NASA Curiosity Mars rover

How to build your own backyard Mars rover, according to NASA

Contributed by
Aug 7, 2018

Some extraordinary creations have come out of garages and backyards, from fully functional Hulkbuster armor to actual jetpacks, but never a Mars rover — until now.

You don’t have to be a NASA brain to have your own version of Curiosity crawling over the dusty expanses and rocky terrain of Earth. The space agency’s Jet Propulsion Laboratory (JPL) Open Source Rover Project is actually encouraging hardcore space enthusiasts to construct one out of spare parts and basically freak out all the neighbors within a half-mile radius.

JPL first built a scale model of Curiosity, called ROV-E, as an educational tool for students and space geeks after the rover successfully touched down on Mars. Unlike Curiosity, ROV-E was actually portable enough to roll into classrooms and museums for anyone who has never seen one of these firsthand (that would be most of us) to witness it in action. Of course, people started asking how to build one of these things.

ROV-E was a complex structure with a price tag that would probably be astronomical for anyone without a NASA kind of budget. JPL engineers were still determined to create a version that would be much more accessible. For around $2,500, you can make a JPL Open Source Rover (OSR) with everything from Curiosity’s 6-wheel steering to its Rocker-Bogie suspension. Extra points if you already own a drone to go with it.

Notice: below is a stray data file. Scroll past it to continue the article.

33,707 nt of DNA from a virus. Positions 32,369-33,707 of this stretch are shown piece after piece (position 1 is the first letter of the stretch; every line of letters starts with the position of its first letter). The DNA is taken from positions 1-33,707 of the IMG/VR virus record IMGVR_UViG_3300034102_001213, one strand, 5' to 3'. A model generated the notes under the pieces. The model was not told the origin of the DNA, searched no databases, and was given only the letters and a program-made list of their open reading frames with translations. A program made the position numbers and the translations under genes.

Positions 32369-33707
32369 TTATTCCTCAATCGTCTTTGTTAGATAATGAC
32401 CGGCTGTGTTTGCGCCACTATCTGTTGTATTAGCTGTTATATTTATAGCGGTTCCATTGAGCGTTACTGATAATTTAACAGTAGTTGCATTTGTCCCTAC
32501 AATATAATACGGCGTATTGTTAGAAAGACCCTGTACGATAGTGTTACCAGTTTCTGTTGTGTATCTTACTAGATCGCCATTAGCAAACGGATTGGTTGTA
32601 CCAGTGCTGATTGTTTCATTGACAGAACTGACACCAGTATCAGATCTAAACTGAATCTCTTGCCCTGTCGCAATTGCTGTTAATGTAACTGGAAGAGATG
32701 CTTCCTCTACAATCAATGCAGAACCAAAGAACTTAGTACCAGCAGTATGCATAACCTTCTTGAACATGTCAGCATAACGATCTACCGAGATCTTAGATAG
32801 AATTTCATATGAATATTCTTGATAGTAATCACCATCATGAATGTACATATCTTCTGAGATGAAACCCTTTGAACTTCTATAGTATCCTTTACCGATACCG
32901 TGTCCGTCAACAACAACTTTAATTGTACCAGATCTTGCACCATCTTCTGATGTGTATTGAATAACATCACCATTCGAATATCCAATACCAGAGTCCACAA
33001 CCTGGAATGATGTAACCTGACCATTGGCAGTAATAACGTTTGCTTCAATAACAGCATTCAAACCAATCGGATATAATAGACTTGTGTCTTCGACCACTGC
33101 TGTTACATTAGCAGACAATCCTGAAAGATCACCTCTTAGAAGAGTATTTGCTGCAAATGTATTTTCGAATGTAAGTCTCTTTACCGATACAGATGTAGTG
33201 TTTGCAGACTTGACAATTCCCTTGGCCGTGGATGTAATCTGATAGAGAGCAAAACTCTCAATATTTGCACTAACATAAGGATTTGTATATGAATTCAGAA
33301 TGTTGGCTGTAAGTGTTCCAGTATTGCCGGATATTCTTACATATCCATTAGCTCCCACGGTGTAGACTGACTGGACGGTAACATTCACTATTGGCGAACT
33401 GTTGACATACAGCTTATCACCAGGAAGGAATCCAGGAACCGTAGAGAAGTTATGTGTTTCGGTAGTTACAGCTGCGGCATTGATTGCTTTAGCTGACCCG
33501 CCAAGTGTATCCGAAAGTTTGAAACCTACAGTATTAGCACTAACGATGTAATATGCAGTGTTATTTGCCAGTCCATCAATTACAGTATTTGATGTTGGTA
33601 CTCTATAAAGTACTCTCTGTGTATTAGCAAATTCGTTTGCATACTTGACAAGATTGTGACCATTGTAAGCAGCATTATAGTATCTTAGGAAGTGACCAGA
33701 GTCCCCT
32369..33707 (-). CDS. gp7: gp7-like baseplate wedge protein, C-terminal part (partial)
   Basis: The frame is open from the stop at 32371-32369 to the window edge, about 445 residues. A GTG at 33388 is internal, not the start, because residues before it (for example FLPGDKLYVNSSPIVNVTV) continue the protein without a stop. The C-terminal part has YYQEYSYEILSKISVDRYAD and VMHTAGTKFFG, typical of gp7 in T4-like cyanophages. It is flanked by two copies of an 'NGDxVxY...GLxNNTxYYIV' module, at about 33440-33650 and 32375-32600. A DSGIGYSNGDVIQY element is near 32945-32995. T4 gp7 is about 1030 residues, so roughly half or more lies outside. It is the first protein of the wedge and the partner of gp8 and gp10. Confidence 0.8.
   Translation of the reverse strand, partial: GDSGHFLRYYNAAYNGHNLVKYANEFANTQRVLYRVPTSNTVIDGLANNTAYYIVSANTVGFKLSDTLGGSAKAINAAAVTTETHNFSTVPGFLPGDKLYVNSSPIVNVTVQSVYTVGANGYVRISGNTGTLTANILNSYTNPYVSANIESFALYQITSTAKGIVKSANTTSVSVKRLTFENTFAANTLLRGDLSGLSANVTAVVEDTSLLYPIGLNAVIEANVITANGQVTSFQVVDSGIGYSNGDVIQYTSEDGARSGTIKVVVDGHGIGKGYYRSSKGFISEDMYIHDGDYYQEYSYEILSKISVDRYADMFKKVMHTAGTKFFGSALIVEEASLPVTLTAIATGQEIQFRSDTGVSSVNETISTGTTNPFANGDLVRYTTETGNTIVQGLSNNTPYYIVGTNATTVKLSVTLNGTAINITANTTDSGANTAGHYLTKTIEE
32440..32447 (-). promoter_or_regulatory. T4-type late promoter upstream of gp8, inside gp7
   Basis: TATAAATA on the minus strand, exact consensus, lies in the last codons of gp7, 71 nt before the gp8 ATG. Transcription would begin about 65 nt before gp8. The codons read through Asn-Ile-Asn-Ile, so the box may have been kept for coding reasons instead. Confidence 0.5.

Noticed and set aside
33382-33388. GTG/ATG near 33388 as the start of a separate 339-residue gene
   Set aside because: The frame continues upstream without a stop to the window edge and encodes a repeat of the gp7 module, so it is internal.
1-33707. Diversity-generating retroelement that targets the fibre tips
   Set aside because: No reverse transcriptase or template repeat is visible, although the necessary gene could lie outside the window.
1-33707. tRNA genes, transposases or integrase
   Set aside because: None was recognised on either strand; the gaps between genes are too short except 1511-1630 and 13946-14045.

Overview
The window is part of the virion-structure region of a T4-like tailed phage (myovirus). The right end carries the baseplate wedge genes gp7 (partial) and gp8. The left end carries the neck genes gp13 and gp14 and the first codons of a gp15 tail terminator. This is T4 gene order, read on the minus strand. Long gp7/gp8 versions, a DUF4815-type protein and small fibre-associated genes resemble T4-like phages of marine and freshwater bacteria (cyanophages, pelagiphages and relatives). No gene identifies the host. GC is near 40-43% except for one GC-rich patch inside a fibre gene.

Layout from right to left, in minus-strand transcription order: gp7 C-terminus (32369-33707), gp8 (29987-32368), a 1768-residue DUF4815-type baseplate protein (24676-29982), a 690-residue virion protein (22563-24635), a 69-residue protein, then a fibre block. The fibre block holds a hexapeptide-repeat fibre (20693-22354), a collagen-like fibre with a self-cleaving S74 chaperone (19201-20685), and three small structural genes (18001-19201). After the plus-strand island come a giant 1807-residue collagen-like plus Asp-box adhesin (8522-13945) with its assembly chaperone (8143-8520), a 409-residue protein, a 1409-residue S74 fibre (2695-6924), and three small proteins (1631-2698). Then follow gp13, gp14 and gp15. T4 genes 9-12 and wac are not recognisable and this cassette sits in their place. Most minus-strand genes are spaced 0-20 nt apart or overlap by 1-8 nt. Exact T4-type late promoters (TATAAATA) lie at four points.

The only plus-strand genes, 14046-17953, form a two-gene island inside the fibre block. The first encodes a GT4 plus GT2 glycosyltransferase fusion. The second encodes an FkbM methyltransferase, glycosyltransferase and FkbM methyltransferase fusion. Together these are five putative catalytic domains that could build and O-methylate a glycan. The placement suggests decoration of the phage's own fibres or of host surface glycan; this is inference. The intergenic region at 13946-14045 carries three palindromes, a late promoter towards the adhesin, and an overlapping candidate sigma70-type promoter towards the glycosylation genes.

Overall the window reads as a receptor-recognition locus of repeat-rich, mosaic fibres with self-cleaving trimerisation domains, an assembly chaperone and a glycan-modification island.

NASA ROV-E

ROV-E. Credit: NASA 

“We wanted to give back to the community and lower the barrier of entry by giving hands on experience to the next generation of scientists, engineers, and programmers,” said Open Source Rover project sponsor Tom Soderstrom.

Anyone who undertakes this project better be ace at following instruction manuals, because this one is pretty complicated, as you’d probably expect from NASA. You can even customize the hardware and software. Choose your own controller and weigh the pros and cons of whether it’s worth adding USB cameras or solar panels depending on what benefits your mission more. You can also add your own science payload, even if that is a bag of rocks.

Whether or not you feel like your rover could climb Olympus Mons, you can also interact with others who are taking on the same challenge and swap ideas. The design for this rover is really a base model that uses a trip to the hardware store and whatever you may have lying around in your garage to test your creativity. Those ideas could even be used in future NASA missions.

Just consider yourself warned that all the neighborhood kids are going to be magnetically attracted to this contraption if you do decide to build it. 

(via NASA)

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